LCS_4_notes - 1 LINEAR CIRCUITS AND SIGNALS Frequency...

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1 LINEAR CIRCUITS AND SIGNALS Frequency Response Department of Electrical and Computer Engineering University of Miami I. S OME E XAMPLES Suppose a dissipative circuit is being driven by an independent sinusoidal voltage or current source, e.g., v i ( t ) = Re [ V i e jωt ] = | V i | cos[ ωt + V i ]; i i ( t ) = Re [ I i e jωt ] = | I i | cos[ ωt + I i ] . (1) Here V i and I i denote the phasors corresponding to v i ( t ) and i i ( t ) , respectively. Recall that we may use these phasors to determine the system response at steady-state. _ + v i (t) R + _ v o (t) 1/j ω C (a) RC circuit. -5 -4 -3 -2 -1 0 1 2 3 4 -2 -1 0 1 2 ω rad/s H( ω ) rad -5 -4 -3 -2 -1 0 1 2 3 4 0 0.2 0.4 0.6 0.8 1 ω rad/s |H( )| (b) Frequency response. Fig. 1. Frequency response of the RC circuit. Example For the RC circuit in Figure 1(a), we have V o = R R + 1 /jωC V i = jωRC 1 + jωRC V i .
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2 Therefore v o ( t ) = | H ( ω ) || V i | cos[ ωt + V i + H ( ω )] , where H ( ω ) = V o V i = jωRC 1 + jωRC = ⇒ | H ( ω ) | = | ω | RC p 1 + ω 2 ( RC ) 2 ; H ( ω ) = + π/ 2 - tan - 1 [ ωRC ] , for ω 0; - π/ 2 - tan - 1 [ ωRC ] , for ω 0 . Note that H ( ω ) = monotonically decreasing from + π/ 2 to 0 , for ω 0; monotonically increasing from - π/ 2 to 0 , for ω 0 . Let us substitute some frequency values: ω = 0 : H (0) = 0 = ⇒ | H (0) | = 0 = v o ( t ) = 0 , i.e., the output is completely suppressed at DC. ω → ±∞ : H ( ±∞ ) = 1 = ⇒ | H ( ±∞ ) | = 1; H ( ±∞ ) = 0 = v o ( t ) = | V i | cos[ ωt + V i ] = v i ( t ) , i.e., the input propagates to the output with no change at high frequencies. ω = +1 /RC , i.e., the positive ‘break’ frequency (which corresponds to the circuit time constant): H (+1 /RC ) = j 1 + j = ⇒ | H (+1 /RC ) | = 1 2 ; H (+1 /RC ) = + π 4 = v o ( t ) = 1 2 | V i | cos[ ωt + V i + π/ 4] . ω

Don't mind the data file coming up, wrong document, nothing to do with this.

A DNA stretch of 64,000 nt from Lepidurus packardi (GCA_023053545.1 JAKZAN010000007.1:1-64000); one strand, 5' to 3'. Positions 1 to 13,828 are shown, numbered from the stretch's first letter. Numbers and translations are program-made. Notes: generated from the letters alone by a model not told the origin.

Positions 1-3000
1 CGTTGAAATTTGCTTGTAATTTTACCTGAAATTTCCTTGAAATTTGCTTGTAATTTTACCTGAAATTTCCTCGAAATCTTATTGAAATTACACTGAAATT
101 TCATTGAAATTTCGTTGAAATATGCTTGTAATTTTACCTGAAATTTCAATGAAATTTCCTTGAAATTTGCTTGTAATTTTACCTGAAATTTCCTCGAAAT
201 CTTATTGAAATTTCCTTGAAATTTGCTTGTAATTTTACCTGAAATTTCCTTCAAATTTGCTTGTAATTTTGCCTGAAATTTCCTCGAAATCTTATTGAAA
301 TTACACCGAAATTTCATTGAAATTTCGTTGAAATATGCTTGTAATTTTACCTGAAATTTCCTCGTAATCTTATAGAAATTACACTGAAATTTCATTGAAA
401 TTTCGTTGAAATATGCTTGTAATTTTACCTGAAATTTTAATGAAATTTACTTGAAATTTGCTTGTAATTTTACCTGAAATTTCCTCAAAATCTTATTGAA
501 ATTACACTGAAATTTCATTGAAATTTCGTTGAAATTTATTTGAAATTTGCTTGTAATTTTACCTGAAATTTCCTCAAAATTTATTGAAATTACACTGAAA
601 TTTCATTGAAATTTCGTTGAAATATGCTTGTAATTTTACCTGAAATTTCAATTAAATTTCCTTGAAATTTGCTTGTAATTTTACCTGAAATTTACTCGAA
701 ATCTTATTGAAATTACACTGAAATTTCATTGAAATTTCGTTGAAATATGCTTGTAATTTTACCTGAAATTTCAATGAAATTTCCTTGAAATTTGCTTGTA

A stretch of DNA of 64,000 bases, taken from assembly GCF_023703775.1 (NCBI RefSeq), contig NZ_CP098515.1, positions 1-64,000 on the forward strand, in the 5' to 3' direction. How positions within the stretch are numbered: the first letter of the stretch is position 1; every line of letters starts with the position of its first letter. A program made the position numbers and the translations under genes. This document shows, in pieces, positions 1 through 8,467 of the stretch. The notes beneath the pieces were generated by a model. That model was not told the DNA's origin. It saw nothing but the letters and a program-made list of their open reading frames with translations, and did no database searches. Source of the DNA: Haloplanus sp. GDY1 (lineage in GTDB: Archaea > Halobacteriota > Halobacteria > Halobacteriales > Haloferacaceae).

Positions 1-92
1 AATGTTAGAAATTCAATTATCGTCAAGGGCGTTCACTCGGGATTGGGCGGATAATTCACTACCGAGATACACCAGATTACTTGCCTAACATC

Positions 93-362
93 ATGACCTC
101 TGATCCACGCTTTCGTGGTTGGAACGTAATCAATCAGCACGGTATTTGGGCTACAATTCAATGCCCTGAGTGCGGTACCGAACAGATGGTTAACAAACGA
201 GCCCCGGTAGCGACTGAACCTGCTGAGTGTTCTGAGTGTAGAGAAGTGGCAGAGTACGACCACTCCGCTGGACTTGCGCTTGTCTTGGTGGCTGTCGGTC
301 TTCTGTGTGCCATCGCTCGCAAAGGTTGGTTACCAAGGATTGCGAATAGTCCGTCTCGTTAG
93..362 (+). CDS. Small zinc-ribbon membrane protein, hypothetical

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LCS_4_notes - 1 LINEAR CIRCUITS AND SIGNALS Frequency...

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